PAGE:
What is Lottery?

Lottery is a procedure by which something is distributed among people by chance. It is most commonly associated with the distribution of money, but it may also involve other prizes. It is often compared to gambling, in that it is a form of risk taking in which individuals pay for the opportunity to win something of value. The likelihood of winning a lottery prize varies widely depending on the number of tickets purchased, the price of the ticket, the number of tickets sold, the odds of winning, and other factors. The lottery has a long history of use in many cultures, with the first recorded keno slips dating from the Han dynasty in China (205 and 187 BC).

In this story set in an unnamed small town, residents gather in the village square for their yearly lottery. Children on summer break are the first to assemble, playing with stones as they wait for adults to begin the event. The children are chided by their fathers for their disobedient behavior, but soon the adults are gathered as well, displaying the stereotypical normalcy of small-town life as they chat warmly and gossip.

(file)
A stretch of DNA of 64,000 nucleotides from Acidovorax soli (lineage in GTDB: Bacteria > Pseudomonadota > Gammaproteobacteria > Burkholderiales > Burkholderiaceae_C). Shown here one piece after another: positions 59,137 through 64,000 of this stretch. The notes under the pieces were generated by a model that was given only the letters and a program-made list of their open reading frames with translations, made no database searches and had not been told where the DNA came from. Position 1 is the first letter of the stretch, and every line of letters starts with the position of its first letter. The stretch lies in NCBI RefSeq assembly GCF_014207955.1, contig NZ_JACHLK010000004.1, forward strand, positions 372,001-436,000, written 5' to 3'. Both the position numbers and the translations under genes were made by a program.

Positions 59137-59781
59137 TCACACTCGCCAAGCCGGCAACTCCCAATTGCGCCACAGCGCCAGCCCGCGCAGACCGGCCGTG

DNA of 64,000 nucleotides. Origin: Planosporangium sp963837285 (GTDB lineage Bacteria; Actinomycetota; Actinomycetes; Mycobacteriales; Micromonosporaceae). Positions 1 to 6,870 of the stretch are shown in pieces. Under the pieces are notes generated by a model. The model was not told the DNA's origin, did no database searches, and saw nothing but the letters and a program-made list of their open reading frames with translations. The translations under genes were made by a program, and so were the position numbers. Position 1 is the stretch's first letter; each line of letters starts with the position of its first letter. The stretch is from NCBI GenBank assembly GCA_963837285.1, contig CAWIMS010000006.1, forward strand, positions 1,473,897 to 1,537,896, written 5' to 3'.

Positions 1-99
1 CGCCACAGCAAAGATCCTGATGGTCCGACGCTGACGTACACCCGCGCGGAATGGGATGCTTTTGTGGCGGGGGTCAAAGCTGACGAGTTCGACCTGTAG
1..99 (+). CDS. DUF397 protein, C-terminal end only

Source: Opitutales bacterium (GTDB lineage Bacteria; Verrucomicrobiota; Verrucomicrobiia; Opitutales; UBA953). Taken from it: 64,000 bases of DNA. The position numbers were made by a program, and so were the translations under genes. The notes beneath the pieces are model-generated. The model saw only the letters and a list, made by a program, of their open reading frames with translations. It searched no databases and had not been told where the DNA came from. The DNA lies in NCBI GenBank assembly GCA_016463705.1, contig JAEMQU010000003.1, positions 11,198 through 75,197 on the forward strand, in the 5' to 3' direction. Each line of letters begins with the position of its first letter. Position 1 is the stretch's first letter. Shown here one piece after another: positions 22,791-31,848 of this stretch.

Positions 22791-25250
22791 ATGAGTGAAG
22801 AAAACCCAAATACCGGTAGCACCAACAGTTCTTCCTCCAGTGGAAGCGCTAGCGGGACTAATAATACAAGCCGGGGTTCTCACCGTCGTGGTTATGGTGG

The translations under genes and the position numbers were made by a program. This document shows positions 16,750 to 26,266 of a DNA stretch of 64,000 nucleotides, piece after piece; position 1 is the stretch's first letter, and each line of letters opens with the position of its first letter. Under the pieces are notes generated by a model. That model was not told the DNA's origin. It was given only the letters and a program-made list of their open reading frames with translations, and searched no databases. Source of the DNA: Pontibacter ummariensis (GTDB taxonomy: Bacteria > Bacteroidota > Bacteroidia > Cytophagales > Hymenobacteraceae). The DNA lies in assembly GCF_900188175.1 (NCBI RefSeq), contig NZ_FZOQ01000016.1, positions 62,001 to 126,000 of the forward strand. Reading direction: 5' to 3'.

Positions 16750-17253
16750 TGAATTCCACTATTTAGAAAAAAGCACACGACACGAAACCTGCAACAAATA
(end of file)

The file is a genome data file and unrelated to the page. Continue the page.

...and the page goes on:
Mr. Summers, the official in charge of the lottery, has filled a box with slips of paper the previous day and kept it locked overnight. When he begins to call the names, everyone sighs as little Dave’s paper is revealed to be blank; Bill and Nancy’s papers are found to have black spots. Finally, Tessie Hutchinson is called to reveal her slip, which bears a single black mark; she pleads for the villagers to stop throwing the stones at her.